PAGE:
And Peter, I hate to pick on you, but I’ll repeat what I said last week – do you read the member feed? There are many people who have arguments that would have simply pounded all of that handwringing out of Robs squishy head. More than once, you’ve touted something that a guest has said, and it has been almost word-for-word something that I saw earlier on the member feed. You loved Scalia’s comment about the bill of rights almost implying an unlimited government and, in a way, doing more harm than good through that implication, and Peter!, Scalia stole that right out of my mouth. 🙂 You should peruse what we’re saying, and promote those things you agree with. Your views have a lot of support and Rob is bringing “a progressive’s advice to conservatives” to the table. That’s a softball, Peter, and you have a team of staunch conservatives that you’ve left on the bench.

    • #26
    • March 29, 2013 at 9:50 am
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  27. Profile photo of Ryan M(cPherson) Listener

    Also, Rob, please consider this… A lot of social conservatives didn’t vote this last cycle. What if that was specifically because the republicans, in large part, took your advice over Peter’s? And why on earth should some college liberal vote for us because we move to the center when he can simply vote democrat?

    You talk about abandoning social conservative principles – how many votes will you actually pick up? How many will you lose? Maybe it just evens things out, is it worth it?

    Lastly, I made this same point (as did others) on that “progressive’s advice” thread: we are reading WAY too much into the fact that the first black media_darling president was elected twice. Not to pull the race card, but would a white Barack Obama have been elected even once? Granted… I don’t think Thomas Sowell would get elected (that may happen in one of my better dreams, though), so his being a liberal obviously helped.

    But give me a break! This country just elected the most pro abortion president ever … bully for us. It doesn’t mean we love abortion – Obama was elected in spite of that, not because of it.

    • #27
    • March 29, 2013 at 9:58 am
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  28. Profile photo of Astonishing Inactive

    In the historical big picture, one must understand that in a democracy (even in a representative republic), the conservative party (the aristocratic party, so to speak) will always tend to be in the minority, and the party of the masses (the popular party) will always tend to be the majority.

    By creating a federal commerical republic with a large middle class, our founders attempted–with some success–to shift this historical paradigm sufficiently to make popular government workable; however, the historical role of a conservative party remains to serve as a redoubt for fundamental principles, so that it can be around to cobble things back together when demagogues of the popular party make a complete mess of things.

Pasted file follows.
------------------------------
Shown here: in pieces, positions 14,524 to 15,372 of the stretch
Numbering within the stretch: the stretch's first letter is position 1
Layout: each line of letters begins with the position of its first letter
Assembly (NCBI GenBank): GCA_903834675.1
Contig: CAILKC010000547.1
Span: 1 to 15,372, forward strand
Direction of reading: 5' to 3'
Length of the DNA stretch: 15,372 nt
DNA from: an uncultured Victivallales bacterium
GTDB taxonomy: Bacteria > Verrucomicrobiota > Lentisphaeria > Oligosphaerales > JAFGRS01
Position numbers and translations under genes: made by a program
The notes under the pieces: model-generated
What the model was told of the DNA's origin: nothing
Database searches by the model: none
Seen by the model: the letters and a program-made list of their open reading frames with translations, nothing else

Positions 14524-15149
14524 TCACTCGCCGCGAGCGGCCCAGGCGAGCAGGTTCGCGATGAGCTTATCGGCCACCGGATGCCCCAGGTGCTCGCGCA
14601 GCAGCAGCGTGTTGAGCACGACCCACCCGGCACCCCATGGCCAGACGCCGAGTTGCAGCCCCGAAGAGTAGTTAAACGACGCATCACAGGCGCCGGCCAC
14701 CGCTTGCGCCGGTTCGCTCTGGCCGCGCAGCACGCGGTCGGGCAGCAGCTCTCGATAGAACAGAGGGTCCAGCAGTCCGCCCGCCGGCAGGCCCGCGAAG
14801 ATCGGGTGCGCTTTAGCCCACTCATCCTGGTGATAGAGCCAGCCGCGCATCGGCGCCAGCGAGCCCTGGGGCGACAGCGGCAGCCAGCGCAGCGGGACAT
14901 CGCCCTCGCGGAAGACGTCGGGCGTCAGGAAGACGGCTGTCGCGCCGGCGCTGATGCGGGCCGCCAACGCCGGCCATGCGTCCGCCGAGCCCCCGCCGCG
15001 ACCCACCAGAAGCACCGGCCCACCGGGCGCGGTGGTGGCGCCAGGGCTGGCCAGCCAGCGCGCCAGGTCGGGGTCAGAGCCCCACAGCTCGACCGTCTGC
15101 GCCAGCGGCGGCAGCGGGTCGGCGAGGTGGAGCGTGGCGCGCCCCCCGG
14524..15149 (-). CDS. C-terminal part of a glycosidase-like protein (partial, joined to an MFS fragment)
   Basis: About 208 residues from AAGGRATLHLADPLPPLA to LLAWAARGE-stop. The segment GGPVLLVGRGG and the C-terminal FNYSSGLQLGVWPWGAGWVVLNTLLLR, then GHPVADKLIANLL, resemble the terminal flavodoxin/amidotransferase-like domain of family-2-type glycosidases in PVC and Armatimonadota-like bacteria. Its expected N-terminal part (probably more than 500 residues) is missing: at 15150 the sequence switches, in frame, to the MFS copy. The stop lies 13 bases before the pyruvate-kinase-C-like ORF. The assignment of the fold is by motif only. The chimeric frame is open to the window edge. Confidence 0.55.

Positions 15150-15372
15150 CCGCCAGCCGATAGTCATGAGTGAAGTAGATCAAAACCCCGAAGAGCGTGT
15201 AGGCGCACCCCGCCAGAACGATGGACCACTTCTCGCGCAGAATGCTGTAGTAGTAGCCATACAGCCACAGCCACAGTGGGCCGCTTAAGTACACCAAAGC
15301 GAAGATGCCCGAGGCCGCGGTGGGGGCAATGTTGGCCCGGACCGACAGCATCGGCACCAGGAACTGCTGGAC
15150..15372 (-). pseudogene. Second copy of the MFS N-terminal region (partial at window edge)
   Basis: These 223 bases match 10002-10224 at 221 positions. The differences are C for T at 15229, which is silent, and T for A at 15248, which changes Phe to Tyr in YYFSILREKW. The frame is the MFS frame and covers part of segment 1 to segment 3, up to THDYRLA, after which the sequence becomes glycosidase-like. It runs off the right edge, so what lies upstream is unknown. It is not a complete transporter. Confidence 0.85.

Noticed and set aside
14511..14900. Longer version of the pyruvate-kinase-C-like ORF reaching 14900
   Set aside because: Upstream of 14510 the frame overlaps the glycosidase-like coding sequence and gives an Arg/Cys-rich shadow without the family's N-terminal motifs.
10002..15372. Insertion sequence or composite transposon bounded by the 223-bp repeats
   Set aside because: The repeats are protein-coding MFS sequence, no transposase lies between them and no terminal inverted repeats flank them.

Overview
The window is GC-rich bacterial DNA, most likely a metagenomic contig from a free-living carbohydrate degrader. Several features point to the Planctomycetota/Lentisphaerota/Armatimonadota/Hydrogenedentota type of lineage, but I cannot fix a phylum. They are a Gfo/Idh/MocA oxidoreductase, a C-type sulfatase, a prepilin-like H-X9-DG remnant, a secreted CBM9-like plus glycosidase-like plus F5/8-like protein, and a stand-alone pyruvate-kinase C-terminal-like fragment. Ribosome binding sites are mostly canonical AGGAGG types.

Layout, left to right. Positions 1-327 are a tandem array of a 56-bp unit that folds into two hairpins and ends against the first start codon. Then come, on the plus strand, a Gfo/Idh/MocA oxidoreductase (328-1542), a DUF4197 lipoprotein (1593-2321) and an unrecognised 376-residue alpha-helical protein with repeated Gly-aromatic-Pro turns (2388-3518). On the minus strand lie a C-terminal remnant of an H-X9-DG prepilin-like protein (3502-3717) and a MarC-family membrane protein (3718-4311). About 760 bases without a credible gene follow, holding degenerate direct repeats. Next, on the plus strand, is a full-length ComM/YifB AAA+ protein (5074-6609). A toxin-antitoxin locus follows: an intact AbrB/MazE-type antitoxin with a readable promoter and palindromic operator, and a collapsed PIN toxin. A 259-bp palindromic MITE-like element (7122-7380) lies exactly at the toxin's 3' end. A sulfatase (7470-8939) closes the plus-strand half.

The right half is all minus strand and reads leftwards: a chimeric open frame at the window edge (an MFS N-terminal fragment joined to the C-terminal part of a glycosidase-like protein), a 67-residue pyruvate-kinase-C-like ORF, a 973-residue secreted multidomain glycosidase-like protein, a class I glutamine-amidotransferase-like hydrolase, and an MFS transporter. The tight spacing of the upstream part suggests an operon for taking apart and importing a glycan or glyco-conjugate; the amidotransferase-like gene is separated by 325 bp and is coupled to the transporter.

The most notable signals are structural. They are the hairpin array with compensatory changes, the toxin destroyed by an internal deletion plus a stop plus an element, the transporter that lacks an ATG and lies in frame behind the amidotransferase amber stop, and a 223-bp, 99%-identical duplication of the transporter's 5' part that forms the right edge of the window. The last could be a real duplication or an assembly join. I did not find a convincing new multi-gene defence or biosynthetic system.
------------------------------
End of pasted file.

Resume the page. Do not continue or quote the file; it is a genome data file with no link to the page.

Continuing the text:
The risk for conservatives is that, instead of functioning as an aristocratic party, it will devolve into an oligarchic party that aims too much at personal material wealth rather than virtue. This is exactly the risk that libertarianism presents. Eventually, the libertarians, pursuing “private happiness” and thinking that government can be separated from morality and virtue, become in Kundera’s words, “the brilliant allies of their gravediggers.”

    • #28
    • March 29, 2013 at 10:03 am
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  29. Profile photo of Monty Adams Inactive

    Well said, Astonishing. I too weary of Rob’s whining without solutions.

    Of course we need to win elections, but Peter is exactly right, winning elections while driving out a core constituency is a short term gain. The lasting victories you want to achieve won’t be worth the wreckage left behind. I guess Rob believes that we can pull together some kind of coalition to dismantle the welfare state and gut the regulatory culture of the government and that we could make those changes permanent. He thinks that if we could do that, driving socons from the party would be a price worth paying.

    Well, without a majority whatever blows we strike against the growth of the state will never last. So the idea that if we cobble together a big enough temporary majority we can implement lasting radical reform is a complete fantasy. It’s easy to promote and maintain support for a permanent welfare state; people see a direct benefit from the nanny. The benefits of smaller government, the benefits of absence, are much more difficult to recognize and credit.

    So, Rob, if you don’t have a plan, stop whining until you have one to offer.

    • #29
    • March 29, 2013 at 10:20 am
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  30. Profile photo of Monty Adams Inactive
    Don Tillman: Peter at 8:10

    I thought you were about to get scriptural with us.

    • #30
    • March 29, 2013 at 10:21 am